Next we meet David Henderson-Stewart, CEO of Raketa Watches, the Russian mechanical watch manufacture based in Saint-Petersburg. It was established in 1961 in honour of the first cosmonaut, Yuri Gagarin.
Raketa is one of the few brands in the world whose mechanical parts are all produced within its own factory, including the spring which is one of the most difficult parts to make. They even have their own Choir! (see video below)
David has lived in Russia for over 15-years and had no previous experience in watchmaking, when he took over the Raketa business. We are delighted to bring you his fascinating thoughts about the business and their future exciting releases planned for the coming year.
MWM: How is business?
DH-S: None of Raketa’s watchmakers really consider the Raketa Watch Factory as a ‘business’. To us it is a priceless national heritage that we saved from destruction after the fall of communism, thus indirectly saving Russian watchmaking. This first mission being accomplished, we must now show the world that Russian watches are extremely interesting and contribute, like British watchmaking, to making the world of watchmaking more diverse. How sad it would be if there were only Swiss watches! I am happy to say that more and more people around the world are beginning to appreciate our watches with great interest, which is why we had a significant sales’ growth in 2020.
MWM: What are you currently working on?
DH-S: We are currently working on an exciting new limited edition of Raketa’s existing ‘Avant-Garde’ model. This famous Raketa watch celebrates Russia’s avant-garde art and pioneers a new way in showing the time: its unusual hands are in the form of round and triangular shapes floating around the dial. Why should the design of hands always follow the same conventional boring pattern? This new limited edition will have an even bolder ‘avant-garde’ design that will extend to the automatic movement and to the strap of the watch – launching in March this year.
MWM: Tell us something we don’t know about Raketa watches?
DH-S: Every Raketa watch has an automatic movement 100% produced in Raketa’s own factory in Saint-Petersburg. Even the escapement – the very heart and most complicated part of the movement – is produced in-house by Raketa! Raketa’s mechanical movement is very Russian by its engineering design and also materials. Even the ruby stones and the metals used in the movement come from Russia: for example, Raketa’s hair-spring is made from a secret Soviet alloy (we keep the alloy’s formula very well guarded, a bit like Coca-Cola’s recipe!). According to Swiss specialists, all of the above gives the Raketa movement a very distinct sound that is quite different from that of Swiss movements: you can discover this sound below!
MWM: Which watch do you wear?
DH-S: I am wearing today the Raketa ‘Russian Code’ model (below). This is a very curious and unusual watch where time moves in harmony with the natural counterclockwise movement of our planets around the sun. All the planets turn counterclockwise (you can check this in Wikipedia) around the sun! A special Raketa automatic movement makes all the hands move in a reverse direction around the dial! Who said that the conventional clockwise direction is necessarily the correct one?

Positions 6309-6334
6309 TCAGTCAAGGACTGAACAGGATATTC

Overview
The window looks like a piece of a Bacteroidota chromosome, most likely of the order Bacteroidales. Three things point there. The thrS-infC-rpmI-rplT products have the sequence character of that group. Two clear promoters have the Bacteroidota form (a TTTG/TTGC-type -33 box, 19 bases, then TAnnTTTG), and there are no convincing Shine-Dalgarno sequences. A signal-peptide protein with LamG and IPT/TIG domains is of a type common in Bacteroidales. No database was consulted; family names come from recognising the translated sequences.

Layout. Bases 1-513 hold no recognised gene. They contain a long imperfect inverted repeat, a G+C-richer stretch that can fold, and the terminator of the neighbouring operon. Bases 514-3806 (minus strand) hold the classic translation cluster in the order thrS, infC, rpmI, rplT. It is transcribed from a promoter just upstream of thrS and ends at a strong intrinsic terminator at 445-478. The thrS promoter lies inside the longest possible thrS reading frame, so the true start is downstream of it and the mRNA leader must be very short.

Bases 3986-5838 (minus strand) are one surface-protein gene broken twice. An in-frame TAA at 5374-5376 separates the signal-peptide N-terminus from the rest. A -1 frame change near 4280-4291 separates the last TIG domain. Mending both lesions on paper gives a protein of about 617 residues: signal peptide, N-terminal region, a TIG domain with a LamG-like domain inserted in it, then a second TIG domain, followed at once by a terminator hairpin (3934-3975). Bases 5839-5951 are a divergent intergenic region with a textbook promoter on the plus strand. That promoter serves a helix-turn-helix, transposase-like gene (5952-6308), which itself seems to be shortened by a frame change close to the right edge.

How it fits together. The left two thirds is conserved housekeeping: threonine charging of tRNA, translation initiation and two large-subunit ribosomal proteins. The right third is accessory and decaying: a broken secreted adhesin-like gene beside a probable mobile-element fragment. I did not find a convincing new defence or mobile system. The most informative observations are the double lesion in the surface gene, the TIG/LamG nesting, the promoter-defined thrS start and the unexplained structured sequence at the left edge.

MWM: Apart from your own brands, which watch would you like to own?
DH-S: I am very interested in British watch brands such as Bremont for example. Not just because I am British, but also because, they are not afraid to follow their own path which stands out from the mainstream path of Swiss brands. I admire the way they are trying to revive British watchmaking and the way they are proud of their British values and style.
MWM: What do you like best about the Watch business?
DH-S: I like the fact that watches relate to art, culture, design, history. I like the fact that watches often tell very strong stories linked to very positive human values, for example our recent watch for submariners that we produced – from a piece of metal of a Russian Akula class submarine – with the help of the first commander of that very same submarine. I like the fact that every mechanical watch is the result of an incredibly complex craftsmanship which makes every watch a highly sophisticated piece of art. I also like the fact that everybody involved in making watches is so passionate about what they do.
MWM: What don’t you like about the Watch business?
DH-S: There isn’t really anything that I don’t like. There are things that I find difficult, such as managing a manufacture producing 100% of its own mechanical movements. This is totally crazy from an economic point of view! There is a good reason only a very few other watch brands have their own manufacture: it’s just incredibly complicated and expensive! Making a mechanical movement is nearly as difficult as making a space rocket (which is also why so few countries can build space rockets!). But the efforts invested in our Raketa factory have really been worthwhile: our Manufacture is the soul of Raketa and is the reason why Raketa watches are truly Russian made.
MWM: What is next on the horizon for you?
DH-S: Our next horizon is to increase our distribution outside Russia. We try to make the best possible manufactured Russian watches that are true to Raketa’s values and we are very confident that they will be interesting to an increasing number of people outside Russia.
For more information please visit https://raketa.com/
David Henderson-Stewart is a Friend of MrWatchMaster